- The rationale behind this was to develop local indigenous industries and social enterprises managed and owned by local cooperatives and by the local population.
- This in many ways has prevented local people from leaving their families to seek greener pastures in megacities, since jobs were already at their doorstep.
- This approach motivated many impoverished Chinese to work themselves out of poverty.
- E-commerce is another instrument used to fight poverty in China. E-commerce has now reached all of China’s 832 impoverished counties; bringing them closer to the global market.
- Investment in human capital through a well-rounded education was another priority that contributed much to the success of China’s anti-poverty initiative.
- The massive investment in its healthcare systems, particularly at the grassroots level, was another important factor in the success of China’s fight against poverty. 99 percent of its poor people are provided with basic medical insurance that covers up to 80 percent of the cost of hospitalisation. The rural poor also receive special treatment for 30 types of diseases. Every village in China has a clinic with medical personnel and a doctor.
Customised Bottom Up Approach: its approach of addressing poverty at its roots in all 832 counties. Each of the impoverished counties came up with clear-cut, custom fit, and contextualized poverty alleviation strategic measures, unique to their needs.
How did this help China?
- From 1978 until 2013, unprecedented growth occurred, with the Chinese economy increasing by 9.5% a year.
- The success of China’s economic policies and the manner of their implementation resulted in immense changes in Chinese society in the last 40 years, including greatly decreased poverty while both average incomes and income inequality have increased
- Rapid economic growth which has virtually eliminated poverty in urban China
Challenges to Chinese Model of Economy
Major challenges that are plaguing the Chinese economy include:
Falling Growth Rate:
- Chinese economic growth rate has been unprecedented. The economy has been growing over 10% per annum for a couple of decades now. However, since Chinese economy is centrally planned, this growth rate was planned by the government too.
- Over the years, the economy became overburdened with this debt. Now since the market sentiment is negative and more debt cannot be added, the growth rate has started crumbling.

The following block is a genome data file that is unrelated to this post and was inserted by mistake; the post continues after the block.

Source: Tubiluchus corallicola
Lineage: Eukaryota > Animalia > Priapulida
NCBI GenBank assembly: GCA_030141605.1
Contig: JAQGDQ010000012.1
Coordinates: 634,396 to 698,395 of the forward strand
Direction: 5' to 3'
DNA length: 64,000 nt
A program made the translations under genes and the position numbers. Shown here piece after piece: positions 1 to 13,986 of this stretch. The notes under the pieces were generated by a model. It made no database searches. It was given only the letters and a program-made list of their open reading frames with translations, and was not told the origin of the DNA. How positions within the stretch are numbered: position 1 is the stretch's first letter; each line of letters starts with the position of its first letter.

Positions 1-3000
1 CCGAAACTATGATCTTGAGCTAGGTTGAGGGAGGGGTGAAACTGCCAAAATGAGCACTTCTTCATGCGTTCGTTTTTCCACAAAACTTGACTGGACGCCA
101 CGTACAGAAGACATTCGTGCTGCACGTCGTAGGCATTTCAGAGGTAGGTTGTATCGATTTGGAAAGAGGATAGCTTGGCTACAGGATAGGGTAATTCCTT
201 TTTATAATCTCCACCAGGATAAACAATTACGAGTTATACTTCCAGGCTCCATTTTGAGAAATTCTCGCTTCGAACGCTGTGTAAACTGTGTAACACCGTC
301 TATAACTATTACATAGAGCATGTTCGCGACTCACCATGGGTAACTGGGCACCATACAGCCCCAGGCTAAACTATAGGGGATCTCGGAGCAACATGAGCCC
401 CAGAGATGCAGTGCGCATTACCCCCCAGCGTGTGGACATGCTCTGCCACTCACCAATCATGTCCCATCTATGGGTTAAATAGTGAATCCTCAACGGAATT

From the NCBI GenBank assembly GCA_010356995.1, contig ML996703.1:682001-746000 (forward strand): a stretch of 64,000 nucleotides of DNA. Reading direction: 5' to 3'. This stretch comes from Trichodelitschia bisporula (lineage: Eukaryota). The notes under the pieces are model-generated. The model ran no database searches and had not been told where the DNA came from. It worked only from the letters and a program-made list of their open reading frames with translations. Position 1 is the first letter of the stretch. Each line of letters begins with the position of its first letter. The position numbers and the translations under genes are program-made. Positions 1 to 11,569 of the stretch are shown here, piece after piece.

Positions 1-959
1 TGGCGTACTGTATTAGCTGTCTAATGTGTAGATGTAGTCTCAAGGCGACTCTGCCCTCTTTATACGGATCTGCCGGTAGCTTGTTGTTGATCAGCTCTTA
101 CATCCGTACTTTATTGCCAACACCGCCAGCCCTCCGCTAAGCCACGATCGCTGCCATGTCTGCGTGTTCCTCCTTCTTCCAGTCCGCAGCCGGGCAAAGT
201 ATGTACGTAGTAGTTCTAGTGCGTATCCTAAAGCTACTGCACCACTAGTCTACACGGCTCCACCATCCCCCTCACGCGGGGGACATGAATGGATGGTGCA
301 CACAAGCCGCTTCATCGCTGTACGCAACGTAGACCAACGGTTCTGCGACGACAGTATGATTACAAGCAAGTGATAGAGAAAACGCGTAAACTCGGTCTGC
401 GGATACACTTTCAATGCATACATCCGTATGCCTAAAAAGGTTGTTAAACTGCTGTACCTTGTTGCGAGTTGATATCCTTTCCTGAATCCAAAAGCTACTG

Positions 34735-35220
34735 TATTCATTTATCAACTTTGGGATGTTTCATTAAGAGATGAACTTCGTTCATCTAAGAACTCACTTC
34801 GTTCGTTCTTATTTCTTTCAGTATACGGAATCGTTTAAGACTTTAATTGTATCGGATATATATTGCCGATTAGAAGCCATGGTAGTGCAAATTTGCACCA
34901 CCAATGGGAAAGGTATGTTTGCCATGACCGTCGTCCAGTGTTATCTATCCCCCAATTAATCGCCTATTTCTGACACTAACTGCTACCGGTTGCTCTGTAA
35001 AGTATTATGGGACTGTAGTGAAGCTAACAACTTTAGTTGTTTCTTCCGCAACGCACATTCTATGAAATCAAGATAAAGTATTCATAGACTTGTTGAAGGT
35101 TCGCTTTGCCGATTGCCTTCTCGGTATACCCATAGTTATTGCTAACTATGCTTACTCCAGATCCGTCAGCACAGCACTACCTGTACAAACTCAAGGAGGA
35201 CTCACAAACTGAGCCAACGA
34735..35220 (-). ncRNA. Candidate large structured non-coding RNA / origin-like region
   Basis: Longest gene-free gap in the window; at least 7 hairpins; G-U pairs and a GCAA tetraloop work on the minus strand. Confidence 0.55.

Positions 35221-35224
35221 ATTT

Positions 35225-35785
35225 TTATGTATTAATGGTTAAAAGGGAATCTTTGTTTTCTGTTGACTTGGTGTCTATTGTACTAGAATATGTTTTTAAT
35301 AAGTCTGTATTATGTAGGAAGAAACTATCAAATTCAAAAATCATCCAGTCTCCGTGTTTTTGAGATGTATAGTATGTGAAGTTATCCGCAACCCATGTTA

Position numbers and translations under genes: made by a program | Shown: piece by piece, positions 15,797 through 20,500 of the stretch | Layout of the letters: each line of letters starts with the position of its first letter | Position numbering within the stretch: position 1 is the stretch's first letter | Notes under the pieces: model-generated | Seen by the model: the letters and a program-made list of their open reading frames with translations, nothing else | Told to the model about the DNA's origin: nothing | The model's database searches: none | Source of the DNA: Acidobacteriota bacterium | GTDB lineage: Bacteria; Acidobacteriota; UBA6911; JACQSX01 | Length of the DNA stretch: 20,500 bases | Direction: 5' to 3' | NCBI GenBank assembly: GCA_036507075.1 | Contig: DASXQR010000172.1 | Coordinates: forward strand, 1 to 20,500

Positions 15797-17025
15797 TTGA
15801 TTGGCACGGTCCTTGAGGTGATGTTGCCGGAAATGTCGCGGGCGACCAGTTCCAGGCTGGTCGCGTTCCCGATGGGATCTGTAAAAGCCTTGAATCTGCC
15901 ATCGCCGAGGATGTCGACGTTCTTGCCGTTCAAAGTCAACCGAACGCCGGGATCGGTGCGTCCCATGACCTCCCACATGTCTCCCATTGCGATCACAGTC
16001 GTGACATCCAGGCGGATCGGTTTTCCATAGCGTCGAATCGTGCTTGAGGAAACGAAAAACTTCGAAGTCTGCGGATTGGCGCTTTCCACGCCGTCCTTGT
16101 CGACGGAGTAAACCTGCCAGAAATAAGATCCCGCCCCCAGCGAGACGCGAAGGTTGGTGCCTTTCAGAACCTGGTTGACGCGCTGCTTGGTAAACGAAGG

Export Driven Economy to Consumption Driven Economy:
- The Chinese economic miracle was fuelled by the United States consumption debacle. The United States has almost extensively been consuming China’s produce.
- China has been exporting to a lot of other nations as well. However, the United States single handedly accounts for over a third of Chinese exports.
- China’s big challenge is to sustain its economic prowess in the domestic economy. Instead of selling to other countries, Chinese businesses now have to sell to each other, if the miracle has to be sustained.
Manufacturing and Banking Viability:
- Since the money was loaned out by state banks to various industries, the banking system is also reeling under the effects of this problem.
- The government is currently managing these non performing assets. However, these assets could cause mayhem in the Chinese banking sector.
Regional Imbalances: Coastal to Internal:
- The economic boom has led to widespread development all across China’s coastal periphery. This is obvious given the fact that Chinese growth story was fuelled by exports
- Interior China is still a third world country with low standards of living.
- This can be viewed as a challenge because sustaining high Chinese growth rates with such poor infrastructure will be difficult to say the least.
Lessons for India from the Chinese Model:
China’s success in its eradication of poverty should serve as inspiration and motivation for developing countries in their respective fights against poverty.
The success of China’s fight against poverty can be attributed to the decisiveness and strong political will of the CPC and its leadership. It can also be attributed to the unified and cohesive coordination between the central government, provinces, cities, and counties. India also needs to emulate such decisiveness and coordination.
India’s policy approach has been criticised as being an armchair approach that is not connected with grassroot realities. India should also invest in bringing out clear-cut, custom fit, and contextualized poverty alleviation strategic measures, unique to the needs of its poor population.
India should intensify a multipronged approach to tackle multidimensional poverty in a holistic manner.
Mould your thought: How did China manage to end absolute poverty in the country? What can India learn from its neighbor?
Approach to the answer:
- Discuss the Historical economic models used by China
- Discuss the current strategy it used
- Mention the lessons for India in its poverty eradication goals